I won't say there is no skills gap. In Massachusetts alone, right now there are about 250,000 unemployed people and at the same time about 130,000 unfilled jobs with the employers reporting that they cannot find skilled workers. No, I won't say there is no gap. There is obviously a gap. The other thing that's obvious, at least to me, is that the problem isn't a gap of skill. The solution to a skills gap is always training and we are really good at training. We are Really Good at Training
One program I'm involved with has trained almost 200 people to become operators of computer controlled manufacturing equipment over the past few years. In this program, we help long term unemployed people gain highly sought after skills in a very short time. In a period of about 9 weeks, we can enable someone who has never been in a manufacturing facility to get a job as a CNC machine tool operator with basic programming and setup skills.
VIDEO: Advanced Manufacturing at WPI
By the graduation day, for any session of this class, almost every trainee already has a job. The rest typically have one within a few weeks. We've even had one local employer hire 10 out of 12 trainees from a session of the class before it even started. No, training isn't the problem, we can do training.
We can do training, but 200 is a drop in the bucket compared to the 130,000 potential jobs out there and that is just in Massachusetts. When we started this project I assumed that the cost of delivering the training and our ability to fund it would be the limiting factor in the number and frequency of classes we could offer. The actual limit on the other hand has been our ability to sign up qualified candidates.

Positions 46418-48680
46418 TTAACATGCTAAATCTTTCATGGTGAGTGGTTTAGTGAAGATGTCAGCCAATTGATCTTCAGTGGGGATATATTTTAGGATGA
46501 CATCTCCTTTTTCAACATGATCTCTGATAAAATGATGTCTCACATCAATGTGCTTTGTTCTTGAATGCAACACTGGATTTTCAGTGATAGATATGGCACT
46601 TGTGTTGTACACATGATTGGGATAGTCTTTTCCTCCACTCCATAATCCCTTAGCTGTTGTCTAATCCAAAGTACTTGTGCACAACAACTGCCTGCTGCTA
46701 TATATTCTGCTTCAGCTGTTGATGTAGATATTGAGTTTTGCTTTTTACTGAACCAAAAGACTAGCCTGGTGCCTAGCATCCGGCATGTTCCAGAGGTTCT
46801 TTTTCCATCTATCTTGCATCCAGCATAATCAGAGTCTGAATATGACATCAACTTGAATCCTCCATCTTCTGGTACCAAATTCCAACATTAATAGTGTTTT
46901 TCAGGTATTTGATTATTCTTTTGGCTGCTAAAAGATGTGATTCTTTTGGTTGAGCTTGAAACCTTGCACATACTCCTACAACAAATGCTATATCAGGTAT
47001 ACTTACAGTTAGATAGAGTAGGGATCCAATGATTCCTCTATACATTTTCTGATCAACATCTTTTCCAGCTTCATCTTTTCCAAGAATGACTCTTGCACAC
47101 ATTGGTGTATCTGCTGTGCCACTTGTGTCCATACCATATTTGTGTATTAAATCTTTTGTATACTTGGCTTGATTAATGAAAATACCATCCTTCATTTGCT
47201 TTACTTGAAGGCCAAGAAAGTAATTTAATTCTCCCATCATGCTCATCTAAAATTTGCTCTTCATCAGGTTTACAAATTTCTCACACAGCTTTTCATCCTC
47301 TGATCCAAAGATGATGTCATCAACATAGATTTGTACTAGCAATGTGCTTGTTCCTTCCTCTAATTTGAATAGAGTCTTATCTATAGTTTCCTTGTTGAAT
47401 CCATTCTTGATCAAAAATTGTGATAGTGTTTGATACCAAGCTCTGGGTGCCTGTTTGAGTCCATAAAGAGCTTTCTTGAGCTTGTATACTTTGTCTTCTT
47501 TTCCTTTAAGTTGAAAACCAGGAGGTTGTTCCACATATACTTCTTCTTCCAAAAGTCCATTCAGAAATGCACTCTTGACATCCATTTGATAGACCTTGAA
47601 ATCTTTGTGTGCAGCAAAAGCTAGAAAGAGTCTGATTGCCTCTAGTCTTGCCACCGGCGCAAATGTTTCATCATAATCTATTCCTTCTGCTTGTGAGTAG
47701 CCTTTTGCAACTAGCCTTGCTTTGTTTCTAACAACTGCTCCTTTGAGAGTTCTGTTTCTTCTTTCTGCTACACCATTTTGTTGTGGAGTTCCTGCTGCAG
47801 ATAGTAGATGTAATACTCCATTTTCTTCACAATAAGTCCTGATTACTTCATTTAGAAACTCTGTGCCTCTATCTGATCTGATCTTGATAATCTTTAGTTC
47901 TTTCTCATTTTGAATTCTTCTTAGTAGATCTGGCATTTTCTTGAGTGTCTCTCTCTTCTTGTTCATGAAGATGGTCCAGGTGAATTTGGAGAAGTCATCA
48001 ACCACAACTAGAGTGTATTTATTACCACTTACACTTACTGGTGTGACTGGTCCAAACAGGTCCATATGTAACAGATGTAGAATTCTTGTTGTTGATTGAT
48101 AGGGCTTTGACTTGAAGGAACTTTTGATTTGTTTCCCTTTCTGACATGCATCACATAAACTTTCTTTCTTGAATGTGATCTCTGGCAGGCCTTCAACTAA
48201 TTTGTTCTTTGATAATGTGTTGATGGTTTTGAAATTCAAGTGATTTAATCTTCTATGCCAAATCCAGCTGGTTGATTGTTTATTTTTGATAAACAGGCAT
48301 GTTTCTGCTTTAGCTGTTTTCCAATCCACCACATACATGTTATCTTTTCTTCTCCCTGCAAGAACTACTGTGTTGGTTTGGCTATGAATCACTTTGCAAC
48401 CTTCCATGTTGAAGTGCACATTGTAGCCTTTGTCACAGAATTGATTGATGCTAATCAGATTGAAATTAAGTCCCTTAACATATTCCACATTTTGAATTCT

It's not that the other 249,800 unemployed people in the state are too stupid to complete our training; on the contrary, most of the people not applying could fly through the class.
The primary problem with our class is that people aren't interested in careers in manufacturing. They think those jobs are dirty and beneath them. They might love to watch Mike Rowe, but they don't want a "Dirty Job."
This is especially sad because, although there are dirty jobs in manufacturing, those aren't the ones the employers are having trouble filling. Hungry people with no skills take those jobs. The jobs that sit unfilled are good jobs with good salaries. In the program mentioned above, the placement rate is over 90% and the starting salaries average close to $37,000 per year. These are well paying jobs in good industries making the things our society needs to exist. If the problem was simply one of skills, we would have solved it years ago with programs like this one.
It's a perception gap, not a skills gap, that we need to cross.